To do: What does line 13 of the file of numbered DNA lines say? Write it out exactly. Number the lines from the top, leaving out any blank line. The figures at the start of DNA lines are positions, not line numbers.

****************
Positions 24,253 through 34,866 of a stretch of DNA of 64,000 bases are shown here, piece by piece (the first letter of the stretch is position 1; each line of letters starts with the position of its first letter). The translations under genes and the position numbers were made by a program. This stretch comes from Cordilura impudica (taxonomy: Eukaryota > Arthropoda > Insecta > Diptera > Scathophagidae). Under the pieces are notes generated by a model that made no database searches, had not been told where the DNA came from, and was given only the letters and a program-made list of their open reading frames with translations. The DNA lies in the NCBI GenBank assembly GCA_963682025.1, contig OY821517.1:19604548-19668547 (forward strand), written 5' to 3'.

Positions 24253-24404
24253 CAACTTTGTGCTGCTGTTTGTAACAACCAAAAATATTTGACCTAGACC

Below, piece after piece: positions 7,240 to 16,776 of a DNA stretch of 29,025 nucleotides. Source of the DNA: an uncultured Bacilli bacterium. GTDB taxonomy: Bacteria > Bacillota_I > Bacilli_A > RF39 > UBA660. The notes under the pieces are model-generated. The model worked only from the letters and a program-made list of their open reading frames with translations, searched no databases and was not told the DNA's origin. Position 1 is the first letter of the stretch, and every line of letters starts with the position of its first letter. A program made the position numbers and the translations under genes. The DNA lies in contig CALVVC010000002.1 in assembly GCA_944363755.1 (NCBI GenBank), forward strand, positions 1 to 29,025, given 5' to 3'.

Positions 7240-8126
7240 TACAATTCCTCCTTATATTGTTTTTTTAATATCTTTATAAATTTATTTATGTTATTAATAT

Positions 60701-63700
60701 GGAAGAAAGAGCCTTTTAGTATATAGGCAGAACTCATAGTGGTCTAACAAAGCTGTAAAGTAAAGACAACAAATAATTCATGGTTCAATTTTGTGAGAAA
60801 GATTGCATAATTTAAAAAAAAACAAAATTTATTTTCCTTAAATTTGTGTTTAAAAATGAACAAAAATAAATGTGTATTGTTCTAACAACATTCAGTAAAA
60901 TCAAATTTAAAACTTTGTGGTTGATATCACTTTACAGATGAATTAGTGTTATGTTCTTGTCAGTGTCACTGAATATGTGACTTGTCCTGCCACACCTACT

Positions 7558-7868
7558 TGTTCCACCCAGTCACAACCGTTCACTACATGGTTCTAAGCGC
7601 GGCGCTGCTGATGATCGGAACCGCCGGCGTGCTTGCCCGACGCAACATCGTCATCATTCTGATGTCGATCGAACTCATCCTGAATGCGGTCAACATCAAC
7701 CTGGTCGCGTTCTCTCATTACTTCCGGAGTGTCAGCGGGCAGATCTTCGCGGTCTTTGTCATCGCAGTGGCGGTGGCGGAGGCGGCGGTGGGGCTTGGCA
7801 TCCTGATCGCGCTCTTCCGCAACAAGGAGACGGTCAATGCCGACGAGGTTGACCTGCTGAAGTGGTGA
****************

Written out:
7601 GGCGCTGCTGATGATCGGAACCGCCGGCGTGCTTGCCCGACGCAACATCGTCATCATTCTGATGTCGATCGAACTCATCCTGAATGCGGTCAACATCAAC